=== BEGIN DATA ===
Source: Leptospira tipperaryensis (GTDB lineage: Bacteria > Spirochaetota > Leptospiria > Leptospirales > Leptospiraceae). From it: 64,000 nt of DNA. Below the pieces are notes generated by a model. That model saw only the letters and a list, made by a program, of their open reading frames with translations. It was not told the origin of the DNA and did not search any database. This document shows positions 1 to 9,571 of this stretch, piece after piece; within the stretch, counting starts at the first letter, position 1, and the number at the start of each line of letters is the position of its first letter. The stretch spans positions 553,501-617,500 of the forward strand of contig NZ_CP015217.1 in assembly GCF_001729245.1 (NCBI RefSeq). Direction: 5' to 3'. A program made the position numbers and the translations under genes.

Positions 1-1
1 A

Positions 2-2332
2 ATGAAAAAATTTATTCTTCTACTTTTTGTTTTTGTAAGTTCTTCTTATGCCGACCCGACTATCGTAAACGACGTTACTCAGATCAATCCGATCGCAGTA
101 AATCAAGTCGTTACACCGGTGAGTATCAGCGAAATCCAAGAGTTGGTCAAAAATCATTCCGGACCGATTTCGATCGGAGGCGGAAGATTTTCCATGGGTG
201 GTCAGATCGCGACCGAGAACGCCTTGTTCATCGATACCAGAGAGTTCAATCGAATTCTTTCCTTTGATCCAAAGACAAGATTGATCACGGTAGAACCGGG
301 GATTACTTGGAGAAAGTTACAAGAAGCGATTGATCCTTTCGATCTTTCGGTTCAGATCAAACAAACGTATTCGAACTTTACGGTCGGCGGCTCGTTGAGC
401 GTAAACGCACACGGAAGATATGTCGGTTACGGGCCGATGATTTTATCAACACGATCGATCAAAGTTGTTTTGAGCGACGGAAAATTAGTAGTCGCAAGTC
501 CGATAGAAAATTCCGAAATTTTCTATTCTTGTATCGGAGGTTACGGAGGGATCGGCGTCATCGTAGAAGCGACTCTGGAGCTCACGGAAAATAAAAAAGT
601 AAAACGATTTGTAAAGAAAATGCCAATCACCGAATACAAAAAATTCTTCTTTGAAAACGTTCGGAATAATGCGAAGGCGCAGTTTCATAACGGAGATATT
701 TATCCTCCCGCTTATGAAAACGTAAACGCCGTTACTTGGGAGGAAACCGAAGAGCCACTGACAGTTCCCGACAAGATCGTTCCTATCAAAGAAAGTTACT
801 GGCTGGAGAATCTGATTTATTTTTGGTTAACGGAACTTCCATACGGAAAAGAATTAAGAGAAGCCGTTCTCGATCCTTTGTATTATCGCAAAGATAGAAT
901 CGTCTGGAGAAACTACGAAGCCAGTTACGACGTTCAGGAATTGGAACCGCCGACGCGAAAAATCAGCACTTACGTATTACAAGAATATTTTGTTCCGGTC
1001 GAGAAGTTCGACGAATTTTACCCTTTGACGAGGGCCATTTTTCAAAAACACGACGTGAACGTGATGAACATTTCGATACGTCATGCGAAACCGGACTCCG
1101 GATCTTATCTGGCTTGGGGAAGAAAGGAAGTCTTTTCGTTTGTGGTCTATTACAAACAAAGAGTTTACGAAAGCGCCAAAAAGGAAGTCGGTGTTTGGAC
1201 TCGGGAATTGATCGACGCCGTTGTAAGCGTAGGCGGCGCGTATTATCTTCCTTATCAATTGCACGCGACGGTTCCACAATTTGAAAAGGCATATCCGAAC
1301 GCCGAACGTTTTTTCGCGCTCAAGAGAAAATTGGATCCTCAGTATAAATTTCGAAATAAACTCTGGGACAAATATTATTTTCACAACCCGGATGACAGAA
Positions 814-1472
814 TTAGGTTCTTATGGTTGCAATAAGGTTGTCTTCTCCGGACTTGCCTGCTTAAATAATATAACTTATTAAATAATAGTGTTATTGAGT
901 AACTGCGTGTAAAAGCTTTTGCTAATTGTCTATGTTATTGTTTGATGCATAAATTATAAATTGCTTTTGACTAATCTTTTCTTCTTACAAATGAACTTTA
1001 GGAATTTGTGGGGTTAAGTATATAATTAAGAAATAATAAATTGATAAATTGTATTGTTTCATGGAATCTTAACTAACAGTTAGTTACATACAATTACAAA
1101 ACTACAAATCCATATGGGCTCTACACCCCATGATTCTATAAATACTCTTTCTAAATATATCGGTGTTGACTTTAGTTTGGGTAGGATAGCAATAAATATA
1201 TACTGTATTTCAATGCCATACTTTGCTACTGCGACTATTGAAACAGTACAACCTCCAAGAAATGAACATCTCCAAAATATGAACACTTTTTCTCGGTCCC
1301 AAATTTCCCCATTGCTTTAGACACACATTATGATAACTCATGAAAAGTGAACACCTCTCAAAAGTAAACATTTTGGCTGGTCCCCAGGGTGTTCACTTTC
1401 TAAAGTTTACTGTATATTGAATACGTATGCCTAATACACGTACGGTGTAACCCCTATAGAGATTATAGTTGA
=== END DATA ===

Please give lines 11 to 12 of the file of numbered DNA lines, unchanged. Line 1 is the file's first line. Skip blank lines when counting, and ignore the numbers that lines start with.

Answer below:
601 AAAACGATTTGTAAAGAAAATGCCAATCACCGAATACAAAAAATTCTTCTTTGAAAACGTTCGGAATAATGCGAAGGCGCAGTTTCATAACGGAGATATT
701 TATCCTCCCGCTTATGAAAACGTAAACGCCGTTACTTGGGAGGAAACCGAAGAGCCACTGACAGTTCCCGACAAGATCGTTCCTATCAAAGAAAGTTACT